Gout is an extreme and complicated type of inflammatory arthritis. Although it often occurs in only a single joint at a time, it is exceedingly painful and may flare up in multiple spots at once. The extremities contain the most commonly affected joints, including the toes, ankles, knees, elbows, wrists, and fingers.
Although gout can’t necessarily be “cured,” there are several options for treatment and prevention of future incidences. Here is a look at the causes, symptoms, diagnosis, and treatment of gout.
The overriding cause of gout arthritis is an excess of uric acid in the blood. Normally, the body is able to break down uric acid so that it disintegrates and disappears through the kidneys in urine. However, if too much uric acid is made by the body or the kidneys can’t get rid of enough of it, it begins to develop in unhealthy quantities.
The excess uric acid results in sharp urate crystals that form in the joints or tissues nearby. This causes the inflammation and pain that accompanies episodes of gout. According to the Arthritis Foundation, injuries to joints, some medications or treatments, infections, surgeries, or illnesses may be contributing triggers of gout. Additionally, lifestyle choices such as excessive consumption of alcohol, poor diet, and dehydration may also cause an increase of uric acid that leads to this type of arthritis.
A sharp pain in the big toe during sleep is often the first sign of gout. The first 12 hours are often the most painful, but gout is also characterized by less severe but continuous discomfort. The joints may be swollen, red, and hot or tender to touch. These episodes of pain may only go on for days, or the may continue for weeks. The longer gout is present, the more extensive these episodes are likely to be.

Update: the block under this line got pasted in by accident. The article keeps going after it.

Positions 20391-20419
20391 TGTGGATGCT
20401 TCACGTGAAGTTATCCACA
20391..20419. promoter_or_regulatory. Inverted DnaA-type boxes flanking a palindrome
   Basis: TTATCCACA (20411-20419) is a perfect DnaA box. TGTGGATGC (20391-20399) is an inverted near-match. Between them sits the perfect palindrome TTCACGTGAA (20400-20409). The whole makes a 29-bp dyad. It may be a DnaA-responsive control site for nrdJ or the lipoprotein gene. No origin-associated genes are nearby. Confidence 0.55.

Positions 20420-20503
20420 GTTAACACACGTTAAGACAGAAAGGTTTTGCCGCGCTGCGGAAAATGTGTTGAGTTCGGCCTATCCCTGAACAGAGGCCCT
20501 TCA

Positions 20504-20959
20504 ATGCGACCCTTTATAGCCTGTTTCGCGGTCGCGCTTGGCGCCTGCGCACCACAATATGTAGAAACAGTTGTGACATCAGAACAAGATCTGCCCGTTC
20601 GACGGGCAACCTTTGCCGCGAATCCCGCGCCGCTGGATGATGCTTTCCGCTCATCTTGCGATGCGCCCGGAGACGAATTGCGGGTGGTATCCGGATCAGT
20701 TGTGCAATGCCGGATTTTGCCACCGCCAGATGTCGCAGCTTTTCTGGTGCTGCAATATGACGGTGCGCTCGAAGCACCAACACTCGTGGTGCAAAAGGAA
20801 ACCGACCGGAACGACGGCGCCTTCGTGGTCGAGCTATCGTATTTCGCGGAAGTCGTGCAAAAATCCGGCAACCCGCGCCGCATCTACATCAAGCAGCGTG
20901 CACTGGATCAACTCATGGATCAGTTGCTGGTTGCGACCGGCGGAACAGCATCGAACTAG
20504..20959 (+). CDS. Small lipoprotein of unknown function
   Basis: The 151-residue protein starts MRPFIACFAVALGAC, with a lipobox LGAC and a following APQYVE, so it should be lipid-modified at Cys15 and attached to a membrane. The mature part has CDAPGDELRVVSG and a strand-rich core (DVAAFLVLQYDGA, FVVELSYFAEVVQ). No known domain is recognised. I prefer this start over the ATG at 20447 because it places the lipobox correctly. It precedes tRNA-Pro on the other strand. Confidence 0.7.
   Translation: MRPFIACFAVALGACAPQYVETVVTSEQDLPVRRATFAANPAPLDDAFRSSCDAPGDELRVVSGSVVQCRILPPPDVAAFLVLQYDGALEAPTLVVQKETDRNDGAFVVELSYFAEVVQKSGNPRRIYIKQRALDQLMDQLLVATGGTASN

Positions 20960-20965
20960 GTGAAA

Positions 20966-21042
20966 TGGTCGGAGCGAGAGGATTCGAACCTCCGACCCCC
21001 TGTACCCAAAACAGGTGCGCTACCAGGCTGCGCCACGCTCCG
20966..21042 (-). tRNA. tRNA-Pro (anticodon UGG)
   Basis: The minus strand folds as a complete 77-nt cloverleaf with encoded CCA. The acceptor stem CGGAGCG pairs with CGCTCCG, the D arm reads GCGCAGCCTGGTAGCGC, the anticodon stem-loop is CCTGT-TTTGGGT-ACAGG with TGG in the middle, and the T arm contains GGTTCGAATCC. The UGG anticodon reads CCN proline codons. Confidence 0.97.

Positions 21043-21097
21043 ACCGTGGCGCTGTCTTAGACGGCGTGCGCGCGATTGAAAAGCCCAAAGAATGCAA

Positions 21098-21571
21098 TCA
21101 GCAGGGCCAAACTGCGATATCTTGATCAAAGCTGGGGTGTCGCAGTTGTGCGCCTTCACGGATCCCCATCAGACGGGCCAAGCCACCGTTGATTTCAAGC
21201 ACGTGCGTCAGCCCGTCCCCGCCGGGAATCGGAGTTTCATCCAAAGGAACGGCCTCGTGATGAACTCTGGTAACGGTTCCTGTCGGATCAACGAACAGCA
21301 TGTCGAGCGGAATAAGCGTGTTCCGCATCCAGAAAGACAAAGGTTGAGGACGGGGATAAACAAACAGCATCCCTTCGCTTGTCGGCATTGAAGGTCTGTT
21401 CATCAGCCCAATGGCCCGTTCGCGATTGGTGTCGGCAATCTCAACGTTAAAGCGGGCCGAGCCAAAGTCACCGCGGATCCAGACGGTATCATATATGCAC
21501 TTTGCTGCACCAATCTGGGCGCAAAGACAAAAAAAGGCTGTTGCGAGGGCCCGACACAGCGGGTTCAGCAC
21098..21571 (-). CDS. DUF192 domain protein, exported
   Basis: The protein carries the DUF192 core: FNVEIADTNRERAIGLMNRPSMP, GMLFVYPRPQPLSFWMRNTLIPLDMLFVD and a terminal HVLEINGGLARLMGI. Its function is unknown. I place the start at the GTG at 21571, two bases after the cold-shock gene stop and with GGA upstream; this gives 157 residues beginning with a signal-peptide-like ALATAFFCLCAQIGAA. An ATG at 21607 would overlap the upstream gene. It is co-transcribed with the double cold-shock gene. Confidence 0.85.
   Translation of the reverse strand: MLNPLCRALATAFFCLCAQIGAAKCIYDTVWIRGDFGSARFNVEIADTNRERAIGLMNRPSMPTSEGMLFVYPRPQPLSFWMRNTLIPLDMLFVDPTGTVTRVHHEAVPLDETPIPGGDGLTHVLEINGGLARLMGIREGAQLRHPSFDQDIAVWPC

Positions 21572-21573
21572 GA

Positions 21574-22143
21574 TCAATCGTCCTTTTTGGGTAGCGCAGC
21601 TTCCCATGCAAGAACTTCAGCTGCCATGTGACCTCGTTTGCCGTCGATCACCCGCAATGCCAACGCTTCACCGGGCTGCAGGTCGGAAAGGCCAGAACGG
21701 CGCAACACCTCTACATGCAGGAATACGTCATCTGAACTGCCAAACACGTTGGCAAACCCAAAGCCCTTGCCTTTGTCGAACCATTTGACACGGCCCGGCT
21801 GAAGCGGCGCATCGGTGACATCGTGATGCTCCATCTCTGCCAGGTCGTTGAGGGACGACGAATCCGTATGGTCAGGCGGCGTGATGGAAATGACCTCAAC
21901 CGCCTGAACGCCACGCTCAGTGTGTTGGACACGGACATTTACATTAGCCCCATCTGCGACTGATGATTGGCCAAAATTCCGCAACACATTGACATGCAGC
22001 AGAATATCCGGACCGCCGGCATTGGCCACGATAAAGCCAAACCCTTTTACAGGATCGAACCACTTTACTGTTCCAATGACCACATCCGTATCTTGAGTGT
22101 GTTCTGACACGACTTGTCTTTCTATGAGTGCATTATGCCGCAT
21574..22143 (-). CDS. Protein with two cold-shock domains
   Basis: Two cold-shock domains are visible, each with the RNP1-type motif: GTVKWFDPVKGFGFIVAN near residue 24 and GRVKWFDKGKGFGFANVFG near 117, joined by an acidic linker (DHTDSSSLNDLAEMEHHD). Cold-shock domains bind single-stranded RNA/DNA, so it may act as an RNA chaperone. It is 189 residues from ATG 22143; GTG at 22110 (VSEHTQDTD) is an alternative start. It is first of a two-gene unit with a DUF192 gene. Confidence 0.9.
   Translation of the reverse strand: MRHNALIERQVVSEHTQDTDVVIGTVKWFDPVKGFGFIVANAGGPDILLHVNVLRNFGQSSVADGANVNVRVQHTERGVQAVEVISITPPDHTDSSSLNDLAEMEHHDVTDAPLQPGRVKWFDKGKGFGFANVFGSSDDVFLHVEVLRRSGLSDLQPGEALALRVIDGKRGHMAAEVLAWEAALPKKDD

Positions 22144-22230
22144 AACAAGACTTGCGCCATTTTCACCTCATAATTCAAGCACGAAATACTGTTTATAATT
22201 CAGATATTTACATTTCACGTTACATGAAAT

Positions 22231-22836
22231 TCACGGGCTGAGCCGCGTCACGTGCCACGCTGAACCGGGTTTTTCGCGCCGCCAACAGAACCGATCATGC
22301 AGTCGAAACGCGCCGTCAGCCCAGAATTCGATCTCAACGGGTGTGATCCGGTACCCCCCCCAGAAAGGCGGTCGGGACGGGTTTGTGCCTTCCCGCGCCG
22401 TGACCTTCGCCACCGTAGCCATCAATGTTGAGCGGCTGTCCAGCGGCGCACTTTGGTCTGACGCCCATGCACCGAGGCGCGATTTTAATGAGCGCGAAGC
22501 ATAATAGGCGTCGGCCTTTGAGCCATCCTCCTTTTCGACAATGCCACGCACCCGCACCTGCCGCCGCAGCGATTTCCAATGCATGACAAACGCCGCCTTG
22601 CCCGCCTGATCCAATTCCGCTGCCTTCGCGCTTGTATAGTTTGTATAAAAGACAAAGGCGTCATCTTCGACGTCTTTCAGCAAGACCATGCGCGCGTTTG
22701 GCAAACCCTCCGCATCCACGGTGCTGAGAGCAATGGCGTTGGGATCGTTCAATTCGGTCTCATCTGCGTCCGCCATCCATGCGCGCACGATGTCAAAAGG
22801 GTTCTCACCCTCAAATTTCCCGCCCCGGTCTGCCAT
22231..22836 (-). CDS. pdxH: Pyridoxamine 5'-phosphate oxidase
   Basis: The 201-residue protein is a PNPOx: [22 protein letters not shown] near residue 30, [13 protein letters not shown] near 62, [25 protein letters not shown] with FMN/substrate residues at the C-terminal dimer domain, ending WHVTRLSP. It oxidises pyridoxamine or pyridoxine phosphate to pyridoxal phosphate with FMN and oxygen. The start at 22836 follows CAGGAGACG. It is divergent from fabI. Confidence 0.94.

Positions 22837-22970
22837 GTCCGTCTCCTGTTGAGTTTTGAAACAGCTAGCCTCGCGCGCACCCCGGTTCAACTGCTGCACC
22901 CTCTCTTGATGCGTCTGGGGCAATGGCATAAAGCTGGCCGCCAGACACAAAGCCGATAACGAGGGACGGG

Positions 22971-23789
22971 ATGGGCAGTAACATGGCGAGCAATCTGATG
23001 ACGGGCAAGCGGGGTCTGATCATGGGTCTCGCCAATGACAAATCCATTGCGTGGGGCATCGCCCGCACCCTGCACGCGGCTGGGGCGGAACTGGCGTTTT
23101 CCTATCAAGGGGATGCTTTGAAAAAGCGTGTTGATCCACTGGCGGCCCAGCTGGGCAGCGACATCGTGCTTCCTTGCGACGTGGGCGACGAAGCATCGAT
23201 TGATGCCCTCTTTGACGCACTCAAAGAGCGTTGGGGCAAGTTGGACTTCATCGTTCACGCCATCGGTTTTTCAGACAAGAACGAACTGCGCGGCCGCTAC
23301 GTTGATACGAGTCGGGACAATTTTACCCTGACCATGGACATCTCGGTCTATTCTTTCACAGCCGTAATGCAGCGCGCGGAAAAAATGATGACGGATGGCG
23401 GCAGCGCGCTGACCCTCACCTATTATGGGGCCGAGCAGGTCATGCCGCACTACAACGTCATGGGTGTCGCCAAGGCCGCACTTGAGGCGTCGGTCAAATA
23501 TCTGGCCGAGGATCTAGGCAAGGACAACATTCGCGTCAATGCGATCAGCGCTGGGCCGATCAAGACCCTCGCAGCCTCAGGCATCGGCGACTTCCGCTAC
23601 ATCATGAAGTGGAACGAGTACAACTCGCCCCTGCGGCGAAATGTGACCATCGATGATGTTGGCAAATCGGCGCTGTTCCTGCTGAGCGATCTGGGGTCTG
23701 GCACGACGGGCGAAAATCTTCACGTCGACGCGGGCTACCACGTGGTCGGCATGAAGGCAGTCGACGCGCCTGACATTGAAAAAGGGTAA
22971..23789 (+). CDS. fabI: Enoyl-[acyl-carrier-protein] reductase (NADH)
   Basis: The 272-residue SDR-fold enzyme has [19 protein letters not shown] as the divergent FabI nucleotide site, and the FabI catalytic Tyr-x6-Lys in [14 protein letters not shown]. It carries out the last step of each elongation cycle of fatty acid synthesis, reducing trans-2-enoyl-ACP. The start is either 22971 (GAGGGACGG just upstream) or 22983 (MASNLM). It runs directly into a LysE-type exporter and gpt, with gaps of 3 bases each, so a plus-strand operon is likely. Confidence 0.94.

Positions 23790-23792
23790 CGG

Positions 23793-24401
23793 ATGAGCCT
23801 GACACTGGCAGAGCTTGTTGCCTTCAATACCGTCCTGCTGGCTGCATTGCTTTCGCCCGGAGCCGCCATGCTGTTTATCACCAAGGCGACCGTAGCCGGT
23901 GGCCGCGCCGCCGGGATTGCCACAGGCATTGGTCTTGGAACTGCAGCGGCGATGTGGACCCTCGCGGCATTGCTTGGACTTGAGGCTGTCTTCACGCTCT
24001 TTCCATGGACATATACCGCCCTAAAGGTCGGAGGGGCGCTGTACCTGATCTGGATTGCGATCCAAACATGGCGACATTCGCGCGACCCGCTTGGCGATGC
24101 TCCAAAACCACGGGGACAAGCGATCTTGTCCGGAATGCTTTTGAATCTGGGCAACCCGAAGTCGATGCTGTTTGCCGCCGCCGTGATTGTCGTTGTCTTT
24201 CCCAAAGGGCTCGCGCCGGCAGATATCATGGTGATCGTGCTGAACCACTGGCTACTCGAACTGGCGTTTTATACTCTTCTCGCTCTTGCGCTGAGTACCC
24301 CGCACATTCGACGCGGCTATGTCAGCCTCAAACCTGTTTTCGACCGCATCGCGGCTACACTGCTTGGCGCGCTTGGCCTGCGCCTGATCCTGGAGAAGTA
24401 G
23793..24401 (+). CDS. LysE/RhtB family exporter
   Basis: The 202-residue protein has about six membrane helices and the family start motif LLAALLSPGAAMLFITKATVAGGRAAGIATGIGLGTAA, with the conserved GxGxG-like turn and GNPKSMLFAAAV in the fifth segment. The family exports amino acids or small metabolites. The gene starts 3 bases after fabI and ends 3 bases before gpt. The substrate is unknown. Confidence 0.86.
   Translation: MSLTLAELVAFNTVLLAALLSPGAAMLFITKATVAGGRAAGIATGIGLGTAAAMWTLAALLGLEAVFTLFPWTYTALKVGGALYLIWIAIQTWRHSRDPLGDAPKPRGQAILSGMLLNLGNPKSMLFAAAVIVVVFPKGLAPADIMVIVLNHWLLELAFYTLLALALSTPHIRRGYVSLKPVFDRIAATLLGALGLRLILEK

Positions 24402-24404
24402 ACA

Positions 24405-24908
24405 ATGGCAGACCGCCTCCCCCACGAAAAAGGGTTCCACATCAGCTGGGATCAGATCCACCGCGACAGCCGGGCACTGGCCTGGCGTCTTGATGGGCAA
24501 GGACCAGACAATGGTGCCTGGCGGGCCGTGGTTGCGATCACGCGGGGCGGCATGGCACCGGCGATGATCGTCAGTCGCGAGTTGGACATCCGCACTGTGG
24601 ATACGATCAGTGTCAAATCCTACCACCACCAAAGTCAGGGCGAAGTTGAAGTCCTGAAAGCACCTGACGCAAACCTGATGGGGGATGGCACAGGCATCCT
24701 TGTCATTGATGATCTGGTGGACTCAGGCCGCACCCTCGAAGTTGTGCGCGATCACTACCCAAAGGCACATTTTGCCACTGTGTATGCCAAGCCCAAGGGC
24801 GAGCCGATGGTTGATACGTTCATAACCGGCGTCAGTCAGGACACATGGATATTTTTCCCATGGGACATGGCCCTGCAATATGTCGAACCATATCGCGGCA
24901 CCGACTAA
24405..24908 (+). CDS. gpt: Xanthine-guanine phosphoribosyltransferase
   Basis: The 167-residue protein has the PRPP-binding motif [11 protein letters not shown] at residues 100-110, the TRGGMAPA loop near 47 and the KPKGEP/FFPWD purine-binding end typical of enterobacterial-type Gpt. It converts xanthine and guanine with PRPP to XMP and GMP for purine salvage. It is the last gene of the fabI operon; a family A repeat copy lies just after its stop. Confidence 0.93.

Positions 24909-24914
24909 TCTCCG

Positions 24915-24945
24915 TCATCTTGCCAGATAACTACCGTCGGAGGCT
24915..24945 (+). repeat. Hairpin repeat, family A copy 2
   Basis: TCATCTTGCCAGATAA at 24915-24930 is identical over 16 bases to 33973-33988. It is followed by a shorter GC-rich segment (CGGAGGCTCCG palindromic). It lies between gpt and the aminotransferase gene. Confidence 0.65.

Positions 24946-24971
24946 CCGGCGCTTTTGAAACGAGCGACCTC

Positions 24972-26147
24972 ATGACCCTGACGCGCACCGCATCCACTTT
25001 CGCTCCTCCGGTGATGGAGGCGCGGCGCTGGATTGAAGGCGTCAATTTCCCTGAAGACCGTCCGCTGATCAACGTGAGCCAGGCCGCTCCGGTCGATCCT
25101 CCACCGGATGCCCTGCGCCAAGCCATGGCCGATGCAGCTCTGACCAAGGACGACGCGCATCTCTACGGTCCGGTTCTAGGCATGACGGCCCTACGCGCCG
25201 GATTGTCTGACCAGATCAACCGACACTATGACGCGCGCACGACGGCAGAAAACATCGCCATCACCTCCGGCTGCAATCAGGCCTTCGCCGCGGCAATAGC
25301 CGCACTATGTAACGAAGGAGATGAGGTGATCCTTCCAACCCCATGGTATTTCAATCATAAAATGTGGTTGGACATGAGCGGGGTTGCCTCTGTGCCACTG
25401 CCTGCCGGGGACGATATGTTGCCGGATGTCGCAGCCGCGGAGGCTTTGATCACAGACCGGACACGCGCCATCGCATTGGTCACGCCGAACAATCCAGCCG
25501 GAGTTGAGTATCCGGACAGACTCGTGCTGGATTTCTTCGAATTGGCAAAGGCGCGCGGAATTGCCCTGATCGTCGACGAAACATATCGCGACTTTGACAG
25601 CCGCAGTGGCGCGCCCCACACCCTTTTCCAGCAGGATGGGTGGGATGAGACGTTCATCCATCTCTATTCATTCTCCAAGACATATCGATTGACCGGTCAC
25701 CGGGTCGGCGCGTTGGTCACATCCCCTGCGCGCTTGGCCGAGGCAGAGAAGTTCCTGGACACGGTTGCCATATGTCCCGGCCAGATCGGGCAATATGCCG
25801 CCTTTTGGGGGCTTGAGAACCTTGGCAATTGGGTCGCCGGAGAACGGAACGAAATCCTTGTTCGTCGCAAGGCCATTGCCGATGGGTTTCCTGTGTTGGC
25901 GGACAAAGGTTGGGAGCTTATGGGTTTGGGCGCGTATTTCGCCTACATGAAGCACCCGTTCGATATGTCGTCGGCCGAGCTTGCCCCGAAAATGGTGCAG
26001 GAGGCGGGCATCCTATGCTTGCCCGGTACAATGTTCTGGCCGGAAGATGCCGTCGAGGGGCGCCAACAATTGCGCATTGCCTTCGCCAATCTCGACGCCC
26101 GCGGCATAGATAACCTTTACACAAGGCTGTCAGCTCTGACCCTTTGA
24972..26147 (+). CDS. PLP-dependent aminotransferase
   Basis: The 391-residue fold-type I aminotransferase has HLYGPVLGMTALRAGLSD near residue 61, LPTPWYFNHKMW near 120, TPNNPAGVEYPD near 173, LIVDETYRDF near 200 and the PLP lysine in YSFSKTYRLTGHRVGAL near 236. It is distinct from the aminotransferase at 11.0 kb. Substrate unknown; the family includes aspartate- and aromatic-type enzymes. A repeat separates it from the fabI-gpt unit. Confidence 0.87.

It can become more difficult to use the affected joints as gout progresses, potentially limiting mobility and joint usage. Eventually “tophi,” or collections of urate crystals, may also cause visible lumps under the skin. Additionally, kidney stones may form from the excessive uric acid if the condition is left untreated.
There are several different types of testing that can be used to determine if gout is present. While blood tests can show high levels of uric acid, normal levels do not always mean that gout isn’t present—even normal levels can be problematic if the kidneys can’t properly filter the uric acid. Conversely, others may have high levels of uric acid and no gout.
A joint fluid test takes a sample of fluid from a joint experiencing pain. This fluid is then examined for urate crystals. Imaging tests, such as radiographs, ultrasounds, or dual energy computerized tomography scanning may allow medical professionals to rule out other causes or to see urate crystals or inflammation in the joints.
There are several options for treating gout arthritis. This includes treating joint pain with nonsteroidal anti-inflammatories (NSAIDs), or it might involve treating excess uric acid at the source.
Colchicine has been the most effective method of relief for pain caused specifically by gout, but it also comes with a host of extreme side effects. Oral medication or injections of corticosteroids may also be effective for managing gout arthritis pain. It is important to discuss the best option for you with your doctor, as each of these medications comes with potential consequences.
For those who experience gout more commonly or more severely, other treatments may be more appropriate. Xanthine oxidase inhibitors work by controlling the amount of uric acid produced by the body. Drugs like Probenecid, on the other hand, help the kidneys get rid of greater amounts of uric acid. If you think you’ve been experiencing episodes of gout, talk to your doctor to help prevent further pain or complications.
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